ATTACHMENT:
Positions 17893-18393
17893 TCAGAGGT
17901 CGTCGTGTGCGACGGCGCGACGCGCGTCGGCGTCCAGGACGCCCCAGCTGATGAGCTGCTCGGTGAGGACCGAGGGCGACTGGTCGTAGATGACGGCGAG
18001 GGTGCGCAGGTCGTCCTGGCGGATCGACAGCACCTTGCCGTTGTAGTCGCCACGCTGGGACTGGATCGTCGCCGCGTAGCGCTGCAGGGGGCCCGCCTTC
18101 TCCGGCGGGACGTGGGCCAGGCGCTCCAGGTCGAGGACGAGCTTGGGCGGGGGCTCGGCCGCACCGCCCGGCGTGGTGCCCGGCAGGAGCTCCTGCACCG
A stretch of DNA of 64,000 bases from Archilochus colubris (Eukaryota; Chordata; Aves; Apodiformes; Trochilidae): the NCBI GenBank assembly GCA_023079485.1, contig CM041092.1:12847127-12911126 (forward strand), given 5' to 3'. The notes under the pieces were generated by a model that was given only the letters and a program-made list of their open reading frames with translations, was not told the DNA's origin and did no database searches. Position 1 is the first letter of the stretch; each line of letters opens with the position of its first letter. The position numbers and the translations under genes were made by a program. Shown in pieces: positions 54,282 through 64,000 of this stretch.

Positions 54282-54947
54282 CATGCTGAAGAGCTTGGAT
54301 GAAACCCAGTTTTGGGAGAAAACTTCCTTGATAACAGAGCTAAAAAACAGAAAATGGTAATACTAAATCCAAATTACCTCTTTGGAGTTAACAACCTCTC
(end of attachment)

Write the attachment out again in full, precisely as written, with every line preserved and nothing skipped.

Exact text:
Positions 17893-18393
17893 TCAGAGGT
17901 CGTCGTGTGCGACGGCGCGACGCGCGTCGGCGTCCAGGACGCCCCAGCTGATGAGCTGCTCGGTGAGGACCGAGGGCGACTGGTCGTAGATGACGGCGAG
18001 GGTGCGCAGGTCGTCCTGGCGGATCGACAGCACCTTGCCGTTGTAGTCGCCACGCTGGGACTGGATCGTCGCCGCGTAGCGCTGCAGGGGGCCCGCCTTC
18101 TCCGGCGGGACGTGGGCCAGGCGCTCCAGGTCGAGGACGAGCTTGGGCGGGGGCTCGGCCGCACCGCCCGGCGTGGTGCCCGGCAGGAGCTCCTGCACCG
A stretch of DNA of 64,000 bases from Archilochus colubris (Eukaryota; Chordata; Aves; Apodiformes; Trochilidae): the NCBI GenBank assembly GCA_023079485.1, contig CM041092.1:12847127-12911126 (forward strand), given 5' to 3'. The notes under the pieces were generated by a model that was given only the letters and a program-made list of their open reading frames with translations, was not told the DNA's origin and did no database searches. Position 1 is the first letter of the stretch; each line of letters opens with the position of its first letter. The position numbers and the translations under genes were made by a program. Shown in pieces: positions 54,282 through 64,000 of this stretch.

Positions 54282-54947
54282 CATGCTGAAGAGCTTGGAT
54301 GAAACCCAGTTTTGGGAGAAAACTTCCTTGATAACAGAGCTAAAAAACAGAAAATGGTAATACTAAATCCAAATTACCTCTTTGGAGTTAACAACCTCTC